Friday, November 27, 2015         

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Law mandates 180 days of instruction in schools

Furlough Fridays gave Hawaii the shortest school calendar in the nation this year

By Mary Vorsino


Never again. That's the aim of a new law, drafted in response to the teacher furloughs that gave Hawaii the shortest school year in the nation, that requires public schools to have at least 180 days of instruction.

"This is a great movement in the right direction," said Lt. Gov. James "Duke" Aiona, who signed House Bill 2486 into law yesterday as acting governor. "The focus of this law is really upon improving public education."

Hawaii is the last state in the country to mandate a minimum amount of instructional time for public schools. The 180-day requirement will go into effect in the 2011 school year.

The upcoming school year will have 178 instructional days.

The new law also requires elementary schools to have at least 915 hours of instruction (which averages out to about a five-hour day) in the 2011 school year, while middle and high schools will have to have 990 hours of instruction (or about a 5 1/2 -hour day).

In the 2013 school year, all schools must have 180 instructional days but expand their instructional time to 1,080 hours (or a six-hour day on average).

Officials noted that schools will still be responsible for their individual schedules, so some schools could opt to have shorter days but a longer school calendar.

The law was one of a number considered in the last legislative session that would have mandated a minimum amount of instructional time in response to the teacher furloughs. One of those laws proposed mandating 190 instructional days.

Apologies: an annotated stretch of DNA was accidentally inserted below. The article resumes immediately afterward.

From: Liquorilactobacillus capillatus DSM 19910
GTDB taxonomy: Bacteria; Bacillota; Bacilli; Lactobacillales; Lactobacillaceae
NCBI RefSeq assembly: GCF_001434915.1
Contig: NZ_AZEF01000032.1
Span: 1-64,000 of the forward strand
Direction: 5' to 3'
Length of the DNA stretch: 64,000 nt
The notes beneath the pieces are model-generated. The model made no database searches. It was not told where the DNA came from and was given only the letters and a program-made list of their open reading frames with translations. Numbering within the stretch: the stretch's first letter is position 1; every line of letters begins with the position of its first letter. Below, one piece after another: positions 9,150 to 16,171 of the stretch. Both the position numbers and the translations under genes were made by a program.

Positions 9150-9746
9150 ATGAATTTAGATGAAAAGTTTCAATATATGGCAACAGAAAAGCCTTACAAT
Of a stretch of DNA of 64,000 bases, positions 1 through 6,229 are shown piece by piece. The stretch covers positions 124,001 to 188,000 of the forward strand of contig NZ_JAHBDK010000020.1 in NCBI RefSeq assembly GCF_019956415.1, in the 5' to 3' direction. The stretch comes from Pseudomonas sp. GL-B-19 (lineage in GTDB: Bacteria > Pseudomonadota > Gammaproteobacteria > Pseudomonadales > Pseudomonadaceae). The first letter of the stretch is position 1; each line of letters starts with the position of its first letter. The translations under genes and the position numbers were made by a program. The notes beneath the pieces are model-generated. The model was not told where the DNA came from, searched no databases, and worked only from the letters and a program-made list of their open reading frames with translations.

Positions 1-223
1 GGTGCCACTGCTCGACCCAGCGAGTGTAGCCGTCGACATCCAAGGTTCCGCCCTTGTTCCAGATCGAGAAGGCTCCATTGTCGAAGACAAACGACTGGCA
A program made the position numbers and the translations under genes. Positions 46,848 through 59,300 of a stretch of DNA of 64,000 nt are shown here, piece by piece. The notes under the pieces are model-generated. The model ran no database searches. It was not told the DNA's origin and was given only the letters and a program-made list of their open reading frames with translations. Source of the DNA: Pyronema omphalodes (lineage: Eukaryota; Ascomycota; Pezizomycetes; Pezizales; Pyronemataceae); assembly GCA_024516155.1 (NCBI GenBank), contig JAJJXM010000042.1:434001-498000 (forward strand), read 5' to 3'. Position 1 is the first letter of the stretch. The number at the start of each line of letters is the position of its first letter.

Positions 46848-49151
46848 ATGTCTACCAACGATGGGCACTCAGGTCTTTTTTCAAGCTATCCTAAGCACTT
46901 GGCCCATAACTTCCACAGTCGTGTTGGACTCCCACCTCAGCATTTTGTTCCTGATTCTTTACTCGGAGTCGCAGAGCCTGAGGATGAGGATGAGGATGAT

The state implemented teacher furloughs in October, drawing the ire of parents and criticism from U.S. Education Secretary Arne Duncan.

The furloughs decreased the total number of instructional days by 17 to 163 in the school year that just ended.

Teacher furloughs were averted for the upcoming school year with $57 million from the hurricane relief fund and a $10 million, interest-free line of credit from local banks.

With the furloughs, Hawaii public schools had the shortest instructional calendar in the country. The second-shortest was North Dakota, with 173 days.

Thirty states have 180 instructional days, according to the Education Commission of the States.

By comparison, the Hawaii Association of Independent Schools recommends at least 880 instructional hours per school year, though the association pointed out many private schools go well above that standard.

Melanie Bailey, parent of a sixth-grader who pushed for the law requiring a minimum amount of instructional time in Hawaii public schools, said she hopes the measure is the "first step to showing what a difference members of the community can make."

She added, "My hope is that a decade from now we can take this toxic year and consider it the year we changed public education."

Public charter schools were exempted from the new law, which defines instructional time (as it's defined now) to exclude lunch or recess.

Aiona acknowledged that the law will probably cost the state more money, but couldn't say how much.

It's now up to the state Department of Education, in collective bargaining with the teachers union, to determine how to implement the new requirements.

"It's not one-size-fits-all. Every school has a different situation," said Kathryn Matayoshi, interim superintendent of schools.

Negotiations with the union will start this summer, she said, adding that it "will be a challenge" to meet the new requirements.

"But there is opportunity to be created," she said.

In a news release, Board of Education Chairman Garrett Toguchi said the instructional time law "recognizes the importance of learning time to help our students succeed."

But, he added, "Increasing instructional hours has a cost, and it will be imperative that our public school system be adequately funded under this new mandate. Failure to provide necessary support for our schools and employees would be detrimental to the quality of education and lead to layoffs."

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